Their names are Joan Marcotte and Mary Dowling; they are 71 and 61 years old, respectively; one is enjoying retirement, one really is looking forward to it. They have done what Curt, Terry, Howie, Jimmy and Michael Strahan could not do; what J.B., Dan, Shannon, Boomer and Coach Cowher could not do, at least not while I was watching: They picked the two Super Bowl teams months in advance.
They have betting slips from Sun Coast and LVH to prove it.
They - I should say Joan, because Mary is a solitary person, and didn't seem all that crazy about having her name and picture in the newspaper - wrote an email about their pro football forecasting skills. From its tone, it was clear that Joan wasn't interested in seeing her name and picture in the paper, either. It was more like she just wanted to tell somebody.
When I called to set up an interview, she seemed surprised, embarrassed almost - "They're only $5 tickets," Joan said.
It wasn't about the money, I said. It was about picking the Super Bowl teams in March, or at least betting the 49ers in March, which she did, on March 3, at 12-1 odds. She didn't wager on the Ravens until July 20, at 8-1. Her roommate Mary bet $5 on Baltimore on July 29 and $5 on San Francisco on Aug. 18.
They each made only one other futures bet: Joan on the Packers, Mary on the Saints.
These little gray-haired ladies hail from Philadelphia. But there really was no need to ask why they didn't bet the Eagles, because the Eagles (stink), and wagering on them would be like opening a window at their comfortable ranch home near Summerlin and throwing good money right out of it.
No, said Joan, a former softball player and physical education teacher and Army staff sergeant. She looks for value when she bets football - "8 to 1, or 12 or 13 to 1," she says - "and what kind of team they were last year."
"But it's mostly luck," she added.
Yes, it's mostly luck, but it's not all luck. Because there's the Appalachian State factor. That's where Joan went to college.
On the wall as you walk into the living room, there's a framed photo with an inspirational saying, taken from high in a giant football stadium on Sept. 1, 2007. And in the foreground of the photo there's this tiny white and black speck with yellow trim.
"I forget his name but he plays for the Chargers," Joan says, about the white and black and yellow-trimmed speck that seems to be headed toward the end zone of the giant football stadium in the framed photo.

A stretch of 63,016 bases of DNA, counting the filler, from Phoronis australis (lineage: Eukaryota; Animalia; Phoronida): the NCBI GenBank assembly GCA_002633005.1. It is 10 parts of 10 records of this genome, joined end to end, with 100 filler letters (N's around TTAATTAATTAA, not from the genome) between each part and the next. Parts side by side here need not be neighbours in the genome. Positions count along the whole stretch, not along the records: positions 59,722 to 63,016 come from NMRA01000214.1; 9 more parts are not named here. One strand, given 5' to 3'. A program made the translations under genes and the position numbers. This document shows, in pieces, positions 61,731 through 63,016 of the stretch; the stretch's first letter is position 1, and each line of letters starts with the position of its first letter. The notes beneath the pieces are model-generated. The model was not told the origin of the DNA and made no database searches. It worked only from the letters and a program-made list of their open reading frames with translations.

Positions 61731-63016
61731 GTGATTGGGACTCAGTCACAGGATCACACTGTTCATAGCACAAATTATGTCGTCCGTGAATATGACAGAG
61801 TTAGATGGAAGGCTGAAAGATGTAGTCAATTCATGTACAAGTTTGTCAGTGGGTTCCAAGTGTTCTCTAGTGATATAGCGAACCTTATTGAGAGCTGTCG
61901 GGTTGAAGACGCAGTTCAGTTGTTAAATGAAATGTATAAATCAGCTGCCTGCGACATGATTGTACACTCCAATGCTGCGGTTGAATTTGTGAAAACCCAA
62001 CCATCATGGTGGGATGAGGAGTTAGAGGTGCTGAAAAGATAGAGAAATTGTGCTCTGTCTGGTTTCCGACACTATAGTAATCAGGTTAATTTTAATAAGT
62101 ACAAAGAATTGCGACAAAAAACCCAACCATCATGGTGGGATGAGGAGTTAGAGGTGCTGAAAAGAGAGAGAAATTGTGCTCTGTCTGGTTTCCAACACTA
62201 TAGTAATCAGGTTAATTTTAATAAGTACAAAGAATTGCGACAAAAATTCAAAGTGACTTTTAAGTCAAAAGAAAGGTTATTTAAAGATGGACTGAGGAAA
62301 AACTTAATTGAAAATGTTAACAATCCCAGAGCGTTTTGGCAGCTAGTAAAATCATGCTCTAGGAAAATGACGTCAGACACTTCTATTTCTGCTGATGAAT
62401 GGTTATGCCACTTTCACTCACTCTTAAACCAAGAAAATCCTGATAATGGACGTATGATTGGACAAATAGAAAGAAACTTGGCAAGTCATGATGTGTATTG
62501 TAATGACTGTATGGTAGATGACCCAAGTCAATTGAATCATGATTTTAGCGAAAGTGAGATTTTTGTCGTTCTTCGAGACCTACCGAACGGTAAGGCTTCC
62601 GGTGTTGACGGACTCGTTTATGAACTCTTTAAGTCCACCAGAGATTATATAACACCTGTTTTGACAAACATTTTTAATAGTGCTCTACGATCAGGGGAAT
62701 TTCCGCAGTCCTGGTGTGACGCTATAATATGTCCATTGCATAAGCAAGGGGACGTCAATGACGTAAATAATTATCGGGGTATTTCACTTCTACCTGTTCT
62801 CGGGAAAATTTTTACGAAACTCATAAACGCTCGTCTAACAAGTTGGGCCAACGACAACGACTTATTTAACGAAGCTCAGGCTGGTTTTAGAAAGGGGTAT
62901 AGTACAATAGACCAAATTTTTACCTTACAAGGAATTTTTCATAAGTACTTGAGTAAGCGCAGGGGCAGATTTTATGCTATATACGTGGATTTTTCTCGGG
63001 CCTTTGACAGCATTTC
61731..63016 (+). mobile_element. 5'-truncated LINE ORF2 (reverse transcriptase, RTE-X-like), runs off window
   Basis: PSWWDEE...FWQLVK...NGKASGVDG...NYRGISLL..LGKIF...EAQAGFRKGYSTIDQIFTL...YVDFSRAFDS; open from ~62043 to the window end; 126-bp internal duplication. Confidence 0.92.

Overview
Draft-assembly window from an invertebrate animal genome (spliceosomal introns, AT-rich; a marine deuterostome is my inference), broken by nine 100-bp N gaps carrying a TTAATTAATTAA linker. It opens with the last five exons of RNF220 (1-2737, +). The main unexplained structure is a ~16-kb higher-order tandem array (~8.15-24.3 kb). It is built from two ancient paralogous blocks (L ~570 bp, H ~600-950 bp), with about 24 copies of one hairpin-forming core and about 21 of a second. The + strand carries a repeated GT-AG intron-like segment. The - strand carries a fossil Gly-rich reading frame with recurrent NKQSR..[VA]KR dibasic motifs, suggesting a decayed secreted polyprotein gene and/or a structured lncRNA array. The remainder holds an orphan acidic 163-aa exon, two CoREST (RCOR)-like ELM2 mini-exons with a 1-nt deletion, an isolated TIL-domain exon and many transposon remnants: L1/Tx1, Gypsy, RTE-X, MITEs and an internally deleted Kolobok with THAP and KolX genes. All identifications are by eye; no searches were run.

The speck was Corey Lynch, who does, indeed, play for the Chargers. But on Sept. 1, 2007, he played for Appalachian State, and he blocked a field-goal attempt on the last play of the game, preserving tiny Appalachian State's monumental upset of mighty Michigan in Ann Arbor.
And part of the reason Joan bet $5 on the Ravens to win the Super Bowl during the heat of summertime is because they are quarterbacked by Joe Flacco, and she likes Flacco, because Flacco played at Delaware, and Delaware lost to Appalachian State, 49-21, in the 2007 Division 1-A championship game when Flacco was there.
See, you gotta have a system when it comes to betting pro football.
Joan says she also has a system for betting college football, a new system: Refrain from wagering on the side with fake girlfriends. She also had a futures ticket on Notre Dame to win the national championship.
"We don't bet a lot, but who knew we would pick the two teams that would go to the Super Bowl?" she said.
Joan and Mary are major sports fans. There's a Phillies welcome mat on the doorstep and an Eagles blanket on top of an easy chair in the TV room, where a 65-inch TV screen for watching football and the other sports looms larger than the bronze statue of Rocky Balboa at the old art museum.
Sometimes they watch Eagles games at the Madison Avenue bar and grill on East Twain owned by Tony Radovich, a student in the Pennsbury School District back in Philly when Joan was teaching.
They serve Philly cheesesteaks and Philly Benedict eggs and Philly Bloody Mary pitchers and Philly Tastykakes at halftime at Madison Avenue. And when the Eagles aren't playing well, they boo and swear at the TV screens, which is a bigger Philadelphia tradition than Tastykakes.
It was Sunday afternoon when we spoke, about three hours before the Pro Bowl was to start. And you could tell Joan Marcotte and Mary Dowling were serious football fans, because when I asked if they were going to watch the Pro Bowl, they answered nearly in unison, "no way."
Las Vegas Review-Journal sports columnist Ron Kantowski can be reached at firstname.lastname@example.org or 702-383-0352. Follow him on Twitter: @ronkantowski